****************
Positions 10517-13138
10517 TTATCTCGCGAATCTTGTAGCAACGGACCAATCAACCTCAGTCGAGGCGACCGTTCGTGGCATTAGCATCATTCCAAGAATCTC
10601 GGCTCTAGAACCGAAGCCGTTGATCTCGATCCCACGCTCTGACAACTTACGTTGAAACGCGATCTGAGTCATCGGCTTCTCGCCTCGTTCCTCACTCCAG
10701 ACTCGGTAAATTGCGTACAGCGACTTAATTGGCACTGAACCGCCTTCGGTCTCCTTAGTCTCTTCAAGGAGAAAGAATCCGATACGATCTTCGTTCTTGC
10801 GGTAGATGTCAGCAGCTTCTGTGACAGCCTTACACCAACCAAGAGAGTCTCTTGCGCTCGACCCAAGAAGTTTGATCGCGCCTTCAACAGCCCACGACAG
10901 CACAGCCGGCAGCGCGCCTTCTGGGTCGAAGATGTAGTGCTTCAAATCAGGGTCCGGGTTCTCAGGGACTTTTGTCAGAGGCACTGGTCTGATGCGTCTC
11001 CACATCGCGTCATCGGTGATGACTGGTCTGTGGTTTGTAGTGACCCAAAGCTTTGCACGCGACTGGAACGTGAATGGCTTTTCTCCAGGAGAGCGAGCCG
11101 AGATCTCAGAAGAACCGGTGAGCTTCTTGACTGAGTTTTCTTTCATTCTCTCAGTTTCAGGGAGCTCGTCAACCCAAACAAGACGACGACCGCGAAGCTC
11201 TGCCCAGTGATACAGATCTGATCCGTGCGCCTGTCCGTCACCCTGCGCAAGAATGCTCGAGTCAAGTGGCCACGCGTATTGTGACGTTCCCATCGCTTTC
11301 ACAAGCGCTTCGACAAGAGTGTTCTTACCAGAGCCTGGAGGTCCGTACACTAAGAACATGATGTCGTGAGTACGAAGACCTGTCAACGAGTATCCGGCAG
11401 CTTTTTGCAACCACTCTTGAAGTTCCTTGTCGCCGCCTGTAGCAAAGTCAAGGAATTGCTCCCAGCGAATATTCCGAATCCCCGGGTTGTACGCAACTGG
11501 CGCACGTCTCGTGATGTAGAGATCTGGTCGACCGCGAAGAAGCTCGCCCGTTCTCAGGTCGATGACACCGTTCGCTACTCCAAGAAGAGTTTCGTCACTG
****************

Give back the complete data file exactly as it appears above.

Positions 10517-13138
10517 TTATCTCGCGAATCTTGTAGCAACGGACCAATCAACCTCAGTCGAGGCGACCGTTCGTGGCATTAGCATCATTCCAAGAATCTC
10601 GGCTCTAGAACCGAAGCCGTTGATCTCGATCCCACGCTCTGACAACTTACGTTGAAACGCGATCTGAGTCATCGGCTTCTCGCCTCGTTCCTCACTCCAG
10701 ACTCGGTAAATTGCGTACAGCGACTTAATTGGCACTGAACCGCCTTCGGTCTCCTTAGTCTCTTCAAGGAGAAAGAATCCGATACGATCTTCGTTCTTGC
10801 GGTAGATGTCAGCAGCTTCTGTGACAGCCTTACACCAACCAAGAGAGTCTCTTGCGCTCGACCCAAGAAGTTTGATCGCGCCTTCAACAGCCCACGACAG
10901 CACAGCCGGCAGCGCGCCTTCTGGGTCGAAGATGTAGTGCTTCAAATCAGGGTCCGGGTTCTCAGGGACTTTTGTCAGAGGCACTGGTCTGATGCGTCTC
11001 CACATCGCGTCATCGGTGATGACTGGTCTGTGGTTTGTAGTGACCCAAAGCTTTGCACGCGACTGGAACGTGAATGGCTTTTCTCCAGGAGAGCGAGCCG
11101 AGATCTCAGAAGAACCGGTGAGCTTCTTGACTGAGTTTTCTTTCATTCTCTCAGTTTCAGGGAGCTCGTCAACCCAAACAAGACGACGACCGCGAAGCTC
11201 TGCCCAGTGATACAGATCTGATCCGTGCGCCTGTCCGTCACCCTGCGCAAGAATGCTCGAGTCAAGTGGCCACGCGTATTGTGACGTTCCCATCGCTTTC
11301 ACAAGCGCTTCGACAAGAGTGTTCTTACCAGAGCCTGGAGGTCCGTACACTAAGAACATGATGTCGTGAGTACGAAGACCTGTCAACGAGTATCCGGCAG
11401 CTTTTTGCAACCACTCTTGAAGTTCCTTGTCGCCGCCTGTAGCAAAGTCAAGGAATTGCTCCCAGCGAATATTCCGAATCCCCGGGTTGTACGCAACTGG
11501 CGCACGTCTCGTGATGTAGAGATCTGGTCGACCGCGAAGAAGCTCGCCCGTTCTCAGGTCGATGACACCGTTCGCTACTCCAAGAAGAGTTTCGTCACTG